The Purpose of Crisis Intervention

Treating a person in a crisis involves implementing short-term goals to resolve the situation as quickly as possible. It is very important for both the individual and the family to return to normalcy. In addition, helping the individual learn and utilize coping skills going forward is vital. To effectively treat an individual in a crisis situation, a basic assessment should take place regarding family background, diagnosis, social history, medical history, behaviors and any known antecedents that may escalate from a behavior to a crisis. Initially, safety should be the primary objective during intervention in order to mitigate any risks and create safeguards. That objective should also be an opportunity to promote awareness and growth. Nevertheless, it is essential that the person working with the individual involved in a crisis remains culturally sensitive and respectful of family structures. Sensibility is a prevalent factor in crisis situations therefore health professionals must develop methods and approaches accordingly. Health professionals should also be flexible in their approach by observing all cognitive, behavioral and affective patterns for individuals that may clarify the origin of the behavior. After the origin is identified, a plan should be put in place to reduce the risk or escalation of a crisis behavior.

The purpose of crisis intervention is also to relieve the stress of the family and help the members focus on positive aspects instead of negative situations. In fact, crisis intervention from health professionals allows the family to get a breather and be able to relax from a traumatic situation. However, it must be noted that some precursors or stressors can result from interactions with the family members. The domestic environment can be very challenging as a person has to deal with multiple personalities while managing their own issues. Families must also learn to be non-judgmental towards individual. There also may be an issue with the way the family disciplines the individual. For those reasons, the health professional must ensure the family is educated on the concepts of behavior management and strategies for crisis prevention.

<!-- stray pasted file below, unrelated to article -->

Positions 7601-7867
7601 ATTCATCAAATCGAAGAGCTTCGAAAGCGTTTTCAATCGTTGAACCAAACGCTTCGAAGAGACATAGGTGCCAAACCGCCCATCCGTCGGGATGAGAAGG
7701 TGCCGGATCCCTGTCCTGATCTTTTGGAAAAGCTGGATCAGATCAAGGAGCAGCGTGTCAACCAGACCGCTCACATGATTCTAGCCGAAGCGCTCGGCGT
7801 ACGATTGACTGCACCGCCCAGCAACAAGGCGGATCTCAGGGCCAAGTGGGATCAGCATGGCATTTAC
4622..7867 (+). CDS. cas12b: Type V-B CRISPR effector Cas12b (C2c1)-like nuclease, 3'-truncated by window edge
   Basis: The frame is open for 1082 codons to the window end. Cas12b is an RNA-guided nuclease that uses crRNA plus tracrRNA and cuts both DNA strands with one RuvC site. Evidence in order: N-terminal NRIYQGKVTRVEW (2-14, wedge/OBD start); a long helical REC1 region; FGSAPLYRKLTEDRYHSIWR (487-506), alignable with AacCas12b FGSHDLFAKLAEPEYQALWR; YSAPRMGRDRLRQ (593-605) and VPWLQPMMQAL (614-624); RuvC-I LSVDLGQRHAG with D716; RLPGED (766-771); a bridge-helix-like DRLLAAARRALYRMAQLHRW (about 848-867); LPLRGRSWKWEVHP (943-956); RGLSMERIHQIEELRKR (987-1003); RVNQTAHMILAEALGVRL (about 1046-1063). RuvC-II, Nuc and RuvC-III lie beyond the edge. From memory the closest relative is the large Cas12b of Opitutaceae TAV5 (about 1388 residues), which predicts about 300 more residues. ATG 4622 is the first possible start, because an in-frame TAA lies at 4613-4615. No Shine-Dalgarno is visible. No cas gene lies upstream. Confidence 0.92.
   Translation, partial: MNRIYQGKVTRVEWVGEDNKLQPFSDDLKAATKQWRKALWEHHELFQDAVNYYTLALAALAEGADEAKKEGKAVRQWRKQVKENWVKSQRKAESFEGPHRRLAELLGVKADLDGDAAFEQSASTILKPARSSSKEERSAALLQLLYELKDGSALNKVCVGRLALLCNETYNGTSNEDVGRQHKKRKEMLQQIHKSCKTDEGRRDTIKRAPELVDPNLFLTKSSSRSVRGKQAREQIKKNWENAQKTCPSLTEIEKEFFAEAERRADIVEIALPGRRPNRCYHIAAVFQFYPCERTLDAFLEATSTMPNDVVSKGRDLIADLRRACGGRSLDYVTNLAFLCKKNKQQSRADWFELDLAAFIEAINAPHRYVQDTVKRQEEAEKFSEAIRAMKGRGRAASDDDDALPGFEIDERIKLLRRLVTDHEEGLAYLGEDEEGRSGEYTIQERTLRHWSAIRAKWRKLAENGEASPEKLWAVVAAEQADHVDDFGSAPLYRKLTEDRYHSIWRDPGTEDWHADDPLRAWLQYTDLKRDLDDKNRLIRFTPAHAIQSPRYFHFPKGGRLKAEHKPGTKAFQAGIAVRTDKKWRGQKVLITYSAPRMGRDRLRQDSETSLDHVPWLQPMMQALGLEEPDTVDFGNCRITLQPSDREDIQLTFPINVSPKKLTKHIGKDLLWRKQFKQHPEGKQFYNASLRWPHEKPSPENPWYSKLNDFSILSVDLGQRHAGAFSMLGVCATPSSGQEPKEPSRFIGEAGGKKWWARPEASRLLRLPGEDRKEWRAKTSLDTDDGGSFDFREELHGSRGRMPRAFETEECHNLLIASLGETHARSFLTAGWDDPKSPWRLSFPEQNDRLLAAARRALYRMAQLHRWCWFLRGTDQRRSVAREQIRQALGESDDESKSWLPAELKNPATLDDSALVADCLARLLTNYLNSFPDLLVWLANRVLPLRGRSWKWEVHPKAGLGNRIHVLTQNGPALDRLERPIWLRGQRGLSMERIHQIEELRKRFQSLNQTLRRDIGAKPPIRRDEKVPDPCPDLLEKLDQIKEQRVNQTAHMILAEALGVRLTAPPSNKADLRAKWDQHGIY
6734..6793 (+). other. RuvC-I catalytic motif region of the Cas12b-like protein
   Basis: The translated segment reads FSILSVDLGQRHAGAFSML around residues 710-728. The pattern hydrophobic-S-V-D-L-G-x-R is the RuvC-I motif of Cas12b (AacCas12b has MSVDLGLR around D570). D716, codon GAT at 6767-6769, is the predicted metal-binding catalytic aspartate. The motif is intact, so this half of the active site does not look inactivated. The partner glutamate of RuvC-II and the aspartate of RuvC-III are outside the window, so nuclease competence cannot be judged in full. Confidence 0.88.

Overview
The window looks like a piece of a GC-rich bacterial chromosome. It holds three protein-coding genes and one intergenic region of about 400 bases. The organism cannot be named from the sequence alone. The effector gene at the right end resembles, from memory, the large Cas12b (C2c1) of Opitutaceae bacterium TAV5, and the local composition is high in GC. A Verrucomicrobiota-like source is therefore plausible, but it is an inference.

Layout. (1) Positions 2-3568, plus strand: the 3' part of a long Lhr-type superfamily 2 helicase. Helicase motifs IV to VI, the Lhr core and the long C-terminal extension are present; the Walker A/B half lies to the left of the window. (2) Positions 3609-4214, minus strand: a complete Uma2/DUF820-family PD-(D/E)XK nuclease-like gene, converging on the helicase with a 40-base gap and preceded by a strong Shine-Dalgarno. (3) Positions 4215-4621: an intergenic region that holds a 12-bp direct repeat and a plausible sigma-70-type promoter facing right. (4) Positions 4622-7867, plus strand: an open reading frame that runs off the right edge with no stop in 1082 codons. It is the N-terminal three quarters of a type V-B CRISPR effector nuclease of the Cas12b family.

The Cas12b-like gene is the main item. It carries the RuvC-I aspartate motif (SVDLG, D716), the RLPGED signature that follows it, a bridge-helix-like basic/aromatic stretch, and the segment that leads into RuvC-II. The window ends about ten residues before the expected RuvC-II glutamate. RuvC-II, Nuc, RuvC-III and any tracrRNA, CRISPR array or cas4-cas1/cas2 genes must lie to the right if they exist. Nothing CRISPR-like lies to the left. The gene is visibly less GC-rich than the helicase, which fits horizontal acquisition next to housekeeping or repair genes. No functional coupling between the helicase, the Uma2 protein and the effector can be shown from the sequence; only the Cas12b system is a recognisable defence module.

Crisis intervention involves therapeutic techniques that allow the individual, family and other support parties to choose and maintain attainable goals. Barriers such as resistance to change, complaints, non-adherence to rules or the plan are evident. However, with persistence and repetition, the individual will be able to learn coping skills, anger management skills and conflict resolution. As a result, the individual should feel empowered about having the ability to control their emotions and make better decisions. Community services should also be utilized and cooperation should be sought from the community in the midst of a crisis. The crisis response team should also be comprised of health professionals with a multitude of expertise in key areas in regard to medical, behavior, therapeutic and social factors. Counseling the individual while developing task oriented activities is also beneficial. The treatment of family members should consist of teaching members how to avoid confrontation and the importance of active listening. The family could also benefit from learning to incorporate planned ignoring which is an approach for ignoring the behavior and not the person. Still, other techniques such as role-playing, socio-drama, normalization, proactive strategies, reactive strategies, partialization, ventilation and setting boundaries are very useful treatment models. In conclusion, the opportunity for a crisis to occur can always be evaded if an appropriate intervention plan is put in place.

Source by Jeffery Sealy